The Three Rivers (the Cardigan, Brudenell and Montague/Valleyfield rivers) area is a rich mixture of geological post-glacial features. Seven of the 30 identified drowned forest sites on coastal Prince Edward Island are within its boundaries. The large estuary of the rivers also provides a sanctuary for great blue heron and other migratory birds.
The Three Rivers have been important travel corridors throughout human history – for the Mi’kmaq as well as for the French and British settlers who followed. One of Prince Edward Island’s first French settlements, the Jean Pierre Roma Settlement, was established here in 1732 and is now recognized as a national historic site.
Cardigan, Montague and Georgetown are all picturesque towns with rich cultural histories, but it was Georgetown and the Three Rivers Harbour that established the area as the gateway to the province’s interior. Stretching outward from Lord Selkirk’s first Canadian settlement, roads, railroads and ferry networks grew throughout the region. The area was a large commercial centre during the age of sail (1840-1889) both in the production of ships and as a busy port. Evidence of this commercial activity remains in the factory, mill, and shipyard sites along the shores.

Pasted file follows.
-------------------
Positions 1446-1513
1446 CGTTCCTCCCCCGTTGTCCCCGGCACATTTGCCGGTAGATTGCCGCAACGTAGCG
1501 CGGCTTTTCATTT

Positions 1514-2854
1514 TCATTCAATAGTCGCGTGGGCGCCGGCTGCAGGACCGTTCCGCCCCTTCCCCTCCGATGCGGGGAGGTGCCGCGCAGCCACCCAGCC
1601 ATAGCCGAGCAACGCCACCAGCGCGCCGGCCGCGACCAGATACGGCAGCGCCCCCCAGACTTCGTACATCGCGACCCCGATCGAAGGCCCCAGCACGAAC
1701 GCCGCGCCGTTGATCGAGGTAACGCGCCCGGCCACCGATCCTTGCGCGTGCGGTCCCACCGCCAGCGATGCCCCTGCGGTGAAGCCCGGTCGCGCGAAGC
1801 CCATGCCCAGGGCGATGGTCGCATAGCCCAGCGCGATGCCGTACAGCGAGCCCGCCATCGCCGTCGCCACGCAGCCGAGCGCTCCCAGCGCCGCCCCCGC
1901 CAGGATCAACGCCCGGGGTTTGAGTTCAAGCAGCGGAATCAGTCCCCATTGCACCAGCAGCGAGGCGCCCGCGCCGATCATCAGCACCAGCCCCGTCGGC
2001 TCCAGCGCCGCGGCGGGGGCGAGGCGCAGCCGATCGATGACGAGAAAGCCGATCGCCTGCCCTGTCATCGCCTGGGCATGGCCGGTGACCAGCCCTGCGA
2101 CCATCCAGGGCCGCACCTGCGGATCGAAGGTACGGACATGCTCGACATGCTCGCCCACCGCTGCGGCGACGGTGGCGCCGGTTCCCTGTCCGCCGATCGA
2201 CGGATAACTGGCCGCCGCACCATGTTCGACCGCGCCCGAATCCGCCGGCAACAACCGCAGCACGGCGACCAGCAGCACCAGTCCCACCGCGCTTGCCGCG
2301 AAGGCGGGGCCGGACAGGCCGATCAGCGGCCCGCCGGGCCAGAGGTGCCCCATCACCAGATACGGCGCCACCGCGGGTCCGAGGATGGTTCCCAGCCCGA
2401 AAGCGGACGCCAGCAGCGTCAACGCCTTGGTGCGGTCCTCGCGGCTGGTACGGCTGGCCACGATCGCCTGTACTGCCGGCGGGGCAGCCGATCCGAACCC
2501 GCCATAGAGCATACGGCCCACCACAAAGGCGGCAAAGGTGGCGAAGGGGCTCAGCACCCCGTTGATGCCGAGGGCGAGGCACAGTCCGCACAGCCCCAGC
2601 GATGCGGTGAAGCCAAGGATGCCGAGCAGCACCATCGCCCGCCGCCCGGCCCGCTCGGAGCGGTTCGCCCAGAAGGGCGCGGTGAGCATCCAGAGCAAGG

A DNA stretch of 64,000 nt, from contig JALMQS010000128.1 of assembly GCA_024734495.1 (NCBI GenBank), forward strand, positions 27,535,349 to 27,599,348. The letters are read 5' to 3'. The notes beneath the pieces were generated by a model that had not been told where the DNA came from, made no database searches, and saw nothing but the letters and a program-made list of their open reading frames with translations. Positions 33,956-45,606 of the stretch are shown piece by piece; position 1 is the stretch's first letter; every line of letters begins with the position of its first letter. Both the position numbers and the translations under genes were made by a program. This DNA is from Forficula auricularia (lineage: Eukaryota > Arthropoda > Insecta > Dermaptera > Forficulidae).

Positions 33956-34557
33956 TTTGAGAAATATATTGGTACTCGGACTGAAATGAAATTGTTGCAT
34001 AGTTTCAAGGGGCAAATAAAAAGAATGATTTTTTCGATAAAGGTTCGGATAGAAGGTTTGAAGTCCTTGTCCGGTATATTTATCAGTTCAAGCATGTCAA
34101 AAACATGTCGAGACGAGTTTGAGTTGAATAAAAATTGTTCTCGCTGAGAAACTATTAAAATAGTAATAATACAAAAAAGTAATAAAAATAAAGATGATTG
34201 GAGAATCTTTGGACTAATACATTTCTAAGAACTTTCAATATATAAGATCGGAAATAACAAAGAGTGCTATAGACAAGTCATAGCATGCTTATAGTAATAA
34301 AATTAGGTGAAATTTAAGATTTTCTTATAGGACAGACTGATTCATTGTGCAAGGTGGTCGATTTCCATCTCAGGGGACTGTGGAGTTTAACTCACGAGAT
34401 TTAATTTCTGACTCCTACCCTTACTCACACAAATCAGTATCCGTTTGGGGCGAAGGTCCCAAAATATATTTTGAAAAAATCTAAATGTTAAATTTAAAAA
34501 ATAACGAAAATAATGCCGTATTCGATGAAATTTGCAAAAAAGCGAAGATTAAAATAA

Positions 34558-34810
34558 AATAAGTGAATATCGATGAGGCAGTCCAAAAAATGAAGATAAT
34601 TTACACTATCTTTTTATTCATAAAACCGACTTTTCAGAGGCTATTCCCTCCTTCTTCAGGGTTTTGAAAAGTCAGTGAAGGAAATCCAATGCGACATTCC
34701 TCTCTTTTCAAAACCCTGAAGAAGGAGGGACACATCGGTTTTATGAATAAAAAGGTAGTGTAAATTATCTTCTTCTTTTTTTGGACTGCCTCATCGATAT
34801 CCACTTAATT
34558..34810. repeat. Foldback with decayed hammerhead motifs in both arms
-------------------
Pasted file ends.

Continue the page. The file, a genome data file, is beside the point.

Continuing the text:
The Three Rivers area offers gentle hills, multi-use trails, sandy beaches, historic sites and scenic drives that allow visitors to appreciate the beauty of the waters and the region’s cultural history.
Hiking, cycling, canoeing and kayaking are popular on the Three Rivers, as are waterfowl hunting and fishing.
Who Manages the River?
The river manager of this CHRS designation is the volunteer-driven Three Rivers Association.
The Three Rivers region continues the tradition of shipbuilding to this day – the East Isle Shipyard in Georgetown builds tugboats and is a major local employer.